Environment & Effect
One of the primary considerations for your next concrete job is to be clear on the conditions surrounding your concrete and what kind of aesthetic effect you’re hoping to achieve. Those two realities will influence the product you pick and what kind of maintenance you can expect to perform. For instance, you might opt for a colored topcoat product with a clear sealer for your garage floor, but that same product would not be ideal for concrete that’s exposed to outdoor elements.
Concrete dyes are a very common color product in that they typically can be added to water or solvent, and then applied to the surface of the concrete. They tend to be the easiest to use because of their fast-drying time, and minimal cleanup, and they can be applied to existing concrete after it’s been cleaned. Because they’re not UV stable, they’re suggested for indoor use, making them perfect for residential and commercial applications, especially when vibrant colors are desired. To protect the colors and create longevity, a sealer is suggested after the color is applied.
Stains are normally used to tint or shade existing concrete. They’re also used to change the texture of concrete in some instances. They most often come in three types: film-forming, penetrating or acid stains. As the name suggests, film-forming stains lay on top of the concrete surface, almost like a paint. They can be prone to chipping and peeling in heavy-trafficked areas or where weather conditions are harsh. Penetrating stains absorb deep into the concrete’s surface, acting as a longer lasting option. By way of a chemical reaction, acid stains etch the surface of the concrete, leaving it with a marbled or textured appearance. That chemical reaction means that acid stains become a permanent part of the concrete and have great UV wearability. They won’t fade or peel off, which means that they’re great for use in harsher settings or when exposed to the elements.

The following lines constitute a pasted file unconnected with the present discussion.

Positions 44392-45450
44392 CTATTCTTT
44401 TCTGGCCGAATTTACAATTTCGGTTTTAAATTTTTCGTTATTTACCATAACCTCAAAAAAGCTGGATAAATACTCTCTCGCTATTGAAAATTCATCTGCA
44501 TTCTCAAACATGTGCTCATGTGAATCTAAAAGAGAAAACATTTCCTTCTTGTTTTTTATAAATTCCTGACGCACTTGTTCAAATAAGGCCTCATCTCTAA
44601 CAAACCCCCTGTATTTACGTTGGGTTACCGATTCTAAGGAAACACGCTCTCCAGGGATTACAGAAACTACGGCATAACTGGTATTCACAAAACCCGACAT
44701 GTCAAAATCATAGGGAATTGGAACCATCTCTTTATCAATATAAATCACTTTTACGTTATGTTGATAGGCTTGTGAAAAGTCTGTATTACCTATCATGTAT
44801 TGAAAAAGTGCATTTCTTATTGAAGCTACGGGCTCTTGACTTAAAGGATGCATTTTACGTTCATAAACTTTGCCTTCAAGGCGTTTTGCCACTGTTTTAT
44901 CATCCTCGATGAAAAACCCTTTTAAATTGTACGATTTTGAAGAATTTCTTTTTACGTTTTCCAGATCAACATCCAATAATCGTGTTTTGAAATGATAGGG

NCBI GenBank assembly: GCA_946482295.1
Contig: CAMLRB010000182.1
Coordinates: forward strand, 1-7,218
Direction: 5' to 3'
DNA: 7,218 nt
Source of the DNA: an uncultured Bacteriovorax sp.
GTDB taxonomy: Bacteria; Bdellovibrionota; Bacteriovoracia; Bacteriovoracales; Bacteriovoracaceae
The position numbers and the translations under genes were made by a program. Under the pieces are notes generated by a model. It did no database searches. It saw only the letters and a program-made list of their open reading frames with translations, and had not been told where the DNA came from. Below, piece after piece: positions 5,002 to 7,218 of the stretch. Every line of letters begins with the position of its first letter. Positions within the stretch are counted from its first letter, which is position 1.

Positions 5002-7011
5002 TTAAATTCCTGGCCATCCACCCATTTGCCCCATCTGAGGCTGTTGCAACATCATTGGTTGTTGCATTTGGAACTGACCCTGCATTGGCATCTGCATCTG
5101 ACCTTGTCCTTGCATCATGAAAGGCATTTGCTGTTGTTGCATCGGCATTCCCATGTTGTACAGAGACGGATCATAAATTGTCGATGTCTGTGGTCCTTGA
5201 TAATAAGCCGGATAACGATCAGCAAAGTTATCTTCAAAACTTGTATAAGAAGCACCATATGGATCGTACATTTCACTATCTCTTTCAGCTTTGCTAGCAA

Unlike dyes and stains, pigments come in powder form and have no real way to penetrate the surface of existing concrete. That’s why they’re used exclusively as an additive to concrete mixing. Think of it like adding food coloring to batter while you’re using a hand mixer. The pigments become part of the concrete at the molecular level. This means that pigments are usually added at the batch plants so that it’s poured already having your desired color.
Although maintenance can differ slightly, there are some standard things to address to keep your colored concrete in good condition. First, keep an eye out for fluid spills or other liquids that can stain your concrete if left untreated. That means cleaning up spills right away. Next, for applications that have a sealer topcoat, be sure to assess its condition regularly. Most sealers have a suggested replacement timeframe, but areas of high traffic or harsh conditions could mean that another sealer coat is needed sooner. You also need to watch for pooling water and standing debris. Over time, these conditions can create a level of staining of their own and can even begin to degrade the stability of your concrete. Finally, and most importantly, do your homework. Using the application that’s best for the environment of your concrete will help your maintenance efforts in a major way.
Coloring your concrete is a great way to make it stand out. In fact, when it’s applied by a capable company like Four Corners Materials, it can even be used to achieve the look of a much more expensive product, like stone or marble. The key here is expertise. If you’re wanting to add a color application to your home or business, give us a call today. We can guide you through the process and even complete the project for you. We’ve had years of experience, so it’ll get done right. We look forward to your call!